I’ve been thinking negatively once again and instead of keeping my thoughts to myself I thought I’d share them with you. In this article we look at how negative margins work and how to apply them in everyday usage.
A number of people suffer under the misconception that negative margins are in some way a hack; they are not. In fact negative margins are valid CSS and extremely useful in certain situations. They only become a hack if you are using them to fix an error that you have made elsewhere. In normal usage negative margins work quite well and are supported across modern browsers. However, there are issues if you use negative margins on the opposite side of a float (e.g. floating left and then using a negative margin on the right) although most modern browsers now behave the same way when this happens. In some of the examples below you will see what I mean. Let’s dive in!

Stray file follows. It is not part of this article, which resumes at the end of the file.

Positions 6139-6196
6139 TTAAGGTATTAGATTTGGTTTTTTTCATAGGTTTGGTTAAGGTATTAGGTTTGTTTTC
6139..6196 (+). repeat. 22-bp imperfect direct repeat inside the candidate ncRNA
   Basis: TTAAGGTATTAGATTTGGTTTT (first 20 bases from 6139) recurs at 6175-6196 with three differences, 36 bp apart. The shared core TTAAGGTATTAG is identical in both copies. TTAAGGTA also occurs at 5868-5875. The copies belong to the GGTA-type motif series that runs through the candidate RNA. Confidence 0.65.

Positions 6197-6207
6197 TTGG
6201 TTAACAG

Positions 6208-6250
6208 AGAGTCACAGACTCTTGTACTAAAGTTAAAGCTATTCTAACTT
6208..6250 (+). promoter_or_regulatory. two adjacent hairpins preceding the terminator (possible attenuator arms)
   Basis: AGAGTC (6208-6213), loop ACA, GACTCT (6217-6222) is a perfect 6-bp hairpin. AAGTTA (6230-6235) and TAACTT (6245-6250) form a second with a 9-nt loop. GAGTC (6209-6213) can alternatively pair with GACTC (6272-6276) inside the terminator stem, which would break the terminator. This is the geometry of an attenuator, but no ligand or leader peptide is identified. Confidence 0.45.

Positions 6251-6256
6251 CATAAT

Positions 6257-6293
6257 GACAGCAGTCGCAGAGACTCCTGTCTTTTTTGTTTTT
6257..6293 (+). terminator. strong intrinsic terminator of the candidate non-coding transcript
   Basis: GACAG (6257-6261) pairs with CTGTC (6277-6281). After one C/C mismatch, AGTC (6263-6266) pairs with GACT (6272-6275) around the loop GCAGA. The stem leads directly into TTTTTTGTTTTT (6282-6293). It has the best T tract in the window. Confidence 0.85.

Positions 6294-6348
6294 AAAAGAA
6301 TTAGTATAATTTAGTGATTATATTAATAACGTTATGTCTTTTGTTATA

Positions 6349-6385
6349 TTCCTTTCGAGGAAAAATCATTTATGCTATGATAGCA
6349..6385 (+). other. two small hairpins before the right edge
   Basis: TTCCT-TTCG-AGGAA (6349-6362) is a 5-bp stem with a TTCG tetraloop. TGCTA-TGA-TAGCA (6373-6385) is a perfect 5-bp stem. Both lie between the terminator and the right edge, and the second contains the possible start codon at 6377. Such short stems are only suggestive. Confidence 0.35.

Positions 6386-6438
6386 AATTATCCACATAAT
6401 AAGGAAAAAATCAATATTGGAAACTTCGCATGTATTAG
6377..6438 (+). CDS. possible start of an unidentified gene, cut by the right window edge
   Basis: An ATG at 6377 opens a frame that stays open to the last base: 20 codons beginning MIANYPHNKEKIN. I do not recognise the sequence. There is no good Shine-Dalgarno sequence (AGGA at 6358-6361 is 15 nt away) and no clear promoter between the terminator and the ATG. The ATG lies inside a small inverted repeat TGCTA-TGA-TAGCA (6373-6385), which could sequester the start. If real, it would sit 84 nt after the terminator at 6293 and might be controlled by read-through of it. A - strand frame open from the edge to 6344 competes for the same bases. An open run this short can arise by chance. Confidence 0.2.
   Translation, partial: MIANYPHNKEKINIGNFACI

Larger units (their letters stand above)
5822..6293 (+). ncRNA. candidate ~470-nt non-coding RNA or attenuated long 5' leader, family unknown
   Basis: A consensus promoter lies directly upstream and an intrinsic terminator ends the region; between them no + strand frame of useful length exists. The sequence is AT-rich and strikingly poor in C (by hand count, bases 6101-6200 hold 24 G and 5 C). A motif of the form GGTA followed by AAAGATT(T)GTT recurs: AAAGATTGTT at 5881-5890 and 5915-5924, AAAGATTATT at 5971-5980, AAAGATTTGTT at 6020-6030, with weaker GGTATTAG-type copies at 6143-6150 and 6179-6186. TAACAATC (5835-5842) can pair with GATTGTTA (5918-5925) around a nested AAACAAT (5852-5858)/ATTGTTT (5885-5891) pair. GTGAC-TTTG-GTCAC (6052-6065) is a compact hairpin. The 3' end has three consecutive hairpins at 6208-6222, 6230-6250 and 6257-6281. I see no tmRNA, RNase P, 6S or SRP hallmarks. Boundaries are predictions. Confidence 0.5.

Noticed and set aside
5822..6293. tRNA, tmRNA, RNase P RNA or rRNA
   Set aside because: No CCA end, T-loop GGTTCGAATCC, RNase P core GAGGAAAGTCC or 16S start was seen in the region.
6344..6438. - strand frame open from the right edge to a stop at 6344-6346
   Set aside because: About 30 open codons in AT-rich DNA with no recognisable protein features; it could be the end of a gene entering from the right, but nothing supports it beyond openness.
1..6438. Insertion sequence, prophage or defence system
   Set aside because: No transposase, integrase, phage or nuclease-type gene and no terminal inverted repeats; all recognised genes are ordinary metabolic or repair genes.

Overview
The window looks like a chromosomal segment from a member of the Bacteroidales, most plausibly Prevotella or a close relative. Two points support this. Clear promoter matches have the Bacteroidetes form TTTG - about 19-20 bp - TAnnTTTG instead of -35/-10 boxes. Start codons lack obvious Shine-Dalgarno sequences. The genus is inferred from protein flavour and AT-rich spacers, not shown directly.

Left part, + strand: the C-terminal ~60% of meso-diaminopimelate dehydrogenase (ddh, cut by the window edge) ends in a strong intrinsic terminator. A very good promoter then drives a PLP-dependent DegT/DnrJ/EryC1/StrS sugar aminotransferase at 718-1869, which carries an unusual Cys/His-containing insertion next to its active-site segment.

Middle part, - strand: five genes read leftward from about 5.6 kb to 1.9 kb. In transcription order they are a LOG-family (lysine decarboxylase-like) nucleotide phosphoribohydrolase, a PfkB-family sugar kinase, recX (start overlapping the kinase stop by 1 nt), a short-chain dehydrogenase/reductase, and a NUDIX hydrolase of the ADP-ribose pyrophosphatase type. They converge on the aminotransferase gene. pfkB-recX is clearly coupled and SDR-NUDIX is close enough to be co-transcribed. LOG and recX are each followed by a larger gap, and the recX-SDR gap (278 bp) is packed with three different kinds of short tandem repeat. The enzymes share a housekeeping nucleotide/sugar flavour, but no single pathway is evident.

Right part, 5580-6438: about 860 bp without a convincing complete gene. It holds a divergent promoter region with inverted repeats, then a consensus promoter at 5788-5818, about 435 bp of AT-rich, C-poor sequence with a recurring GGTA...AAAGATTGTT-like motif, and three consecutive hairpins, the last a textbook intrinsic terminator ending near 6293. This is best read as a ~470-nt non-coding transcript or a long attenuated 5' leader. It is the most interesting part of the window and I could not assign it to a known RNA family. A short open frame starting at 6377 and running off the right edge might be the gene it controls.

Negative Margins on Static Elements
First we’ll look at how non-positioned (static) elements behave when negative margins are used. In order to do this we need a point of reference so we can see the effect. Therefore we will construct a number of paragraphs that all have a 20px top and bottom margin. You may recall from my collapsing margin article that adjacent margins of static elements will collapse into one margin. So each paragraph will be 20px apart.
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